I mean, take this soliloquy from Hamlet, for example: if these aren't the words of a Geek-type wishing he could be more of a Jock-type, than I don't what is (whether these are words strictly specific to character and situation, or [as I suspect] the author getting a wee bit autobiographical)

Video of he Soliloquy from the end Act 2, Scene 2 in *Hamlet* as acted by David Tennant )**

Text of the Soliloquy )

Here's where I stop quoting and start babbling my own words about everything above -- Starting with *Hamlet* and finishing with why I think 'Geekdom' is MORE than just science, math, computers, and science fiction, but even so, I understand why so many people think Geek=Science ... What do you mean, I'm 'over-thinking this?' )


*or rather, as someone of that personality type -- the year I graduated left high school, (I stayed an extra year after I was qualified to graduate so I could be in the new Advanced Placement History and English classes): 1982, the first definition of "Geek" in the dictionary was still "Someone who bites the heads off chickens," and I was never that.

**There's also a video that compares the performances of both Simm and Tennant, back-to-back, but of the two, David's version comes across to me as more frantically barely-out-of-adolescence in age, in terms of don't-know-what-to-do-with-my-feelings and resulting social awkwardness, so I think of this performance as one of the geekiest ever. Makes it easier to remember that Shakespeare wrote the character to be college student... Or it could just be because of that tee-shirt he's wearing in the scene ;-)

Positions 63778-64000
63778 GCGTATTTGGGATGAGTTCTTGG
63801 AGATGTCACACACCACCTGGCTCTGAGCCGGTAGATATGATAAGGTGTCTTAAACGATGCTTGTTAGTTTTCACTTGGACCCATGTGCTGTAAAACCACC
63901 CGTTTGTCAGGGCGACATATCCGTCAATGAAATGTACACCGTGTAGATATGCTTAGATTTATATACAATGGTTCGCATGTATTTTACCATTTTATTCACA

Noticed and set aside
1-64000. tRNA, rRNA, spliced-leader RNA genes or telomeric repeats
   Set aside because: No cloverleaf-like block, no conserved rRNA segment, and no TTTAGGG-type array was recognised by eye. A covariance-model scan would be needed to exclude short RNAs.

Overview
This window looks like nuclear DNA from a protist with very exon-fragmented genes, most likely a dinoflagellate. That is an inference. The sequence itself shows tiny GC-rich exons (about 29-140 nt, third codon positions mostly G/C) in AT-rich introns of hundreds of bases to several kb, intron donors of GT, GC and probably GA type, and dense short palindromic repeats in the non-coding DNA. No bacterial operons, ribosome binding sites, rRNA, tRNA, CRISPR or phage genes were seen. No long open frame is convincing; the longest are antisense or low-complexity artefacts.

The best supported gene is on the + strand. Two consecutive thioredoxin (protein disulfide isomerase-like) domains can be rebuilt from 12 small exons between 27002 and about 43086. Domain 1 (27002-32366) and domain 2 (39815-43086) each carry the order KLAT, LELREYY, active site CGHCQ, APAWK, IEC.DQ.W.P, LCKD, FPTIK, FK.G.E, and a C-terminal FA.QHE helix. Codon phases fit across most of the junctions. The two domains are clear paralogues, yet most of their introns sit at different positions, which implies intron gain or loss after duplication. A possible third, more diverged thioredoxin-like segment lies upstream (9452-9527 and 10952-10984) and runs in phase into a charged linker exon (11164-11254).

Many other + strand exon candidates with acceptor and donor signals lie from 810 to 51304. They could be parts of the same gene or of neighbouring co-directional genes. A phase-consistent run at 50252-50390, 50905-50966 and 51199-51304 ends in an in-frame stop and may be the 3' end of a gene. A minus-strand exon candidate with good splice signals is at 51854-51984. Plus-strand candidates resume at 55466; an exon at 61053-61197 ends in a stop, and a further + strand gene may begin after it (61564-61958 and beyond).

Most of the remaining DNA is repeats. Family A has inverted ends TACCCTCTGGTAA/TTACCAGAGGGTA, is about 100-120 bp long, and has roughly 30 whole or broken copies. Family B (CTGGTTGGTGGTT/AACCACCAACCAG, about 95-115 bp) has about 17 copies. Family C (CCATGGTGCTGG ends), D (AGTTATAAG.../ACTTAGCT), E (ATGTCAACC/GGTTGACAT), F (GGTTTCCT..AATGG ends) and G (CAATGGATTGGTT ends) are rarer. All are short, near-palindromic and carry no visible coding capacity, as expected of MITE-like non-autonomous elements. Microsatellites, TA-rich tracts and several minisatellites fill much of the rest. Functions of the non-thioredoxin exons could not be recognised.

capriuni: A black field crossed by five parallel lighting bolts in blue, gold, green, red, and purple (Default)
I'm in the middle of writing a poem cycle in iambic pentameter; each poem is based on the Italian (or "Shakespearean") Sonnet, but is not -- I'm adding a six-line "prologue" to each, to set the scene, so the poems are all 20 lines in total.

But, I have been going back to read Shakespeare's pieces, to purge any lingering earworms, and get my inner metronome in working order. ...And that got me thinking about my changing taste, in having a "favorite."

During my late adolescence (late teens -- early twenties), my favorite was clearly Sonnet 29: that perfect anthem of Clinical Depression:

When in disgrace with fortune and men's eyes... ).

Recently, however, I've rediscovered sonnet #44. Now, that I feel myself surrounded by a circle of friends (love you guys -- you know that, right?), the emotional isolation of that previous favorite rings just a bit less true. However, the fact that I can't actually share tea and cake and hugs still stings to the bone, and I find myself wanting to memorize this sonnet next:

Sonnet 44

If the dull substance of my flesh were thought,
Injurious distance should not stop my way;
For then despite of space I would be brought,
From limits far remote, where thou dost stay.
No matter then although my foot did stand
Upon the farthest earth removed from thee;
For nimble thought can jump both sea and land
As soon as think the place where he would be.
But ah! thought kills me that I am not thought,
To leap large lengths of miles when thou art gone,
But that, so much of earth and water wrought,
I must attend time's leisure with my moan,
Receiving nought by elements so slow
But heavy tears, badges of either's woe.

--

I think "But ah! thought kills me that I am not thought" is my new favorite line: that wonderful mix of melancholy and wry humor that I've loved Ol' Will for, all these years.
capriuni: A black field crossed by five parallel lighting bolts in blue, gold, green, red, and purple (Default)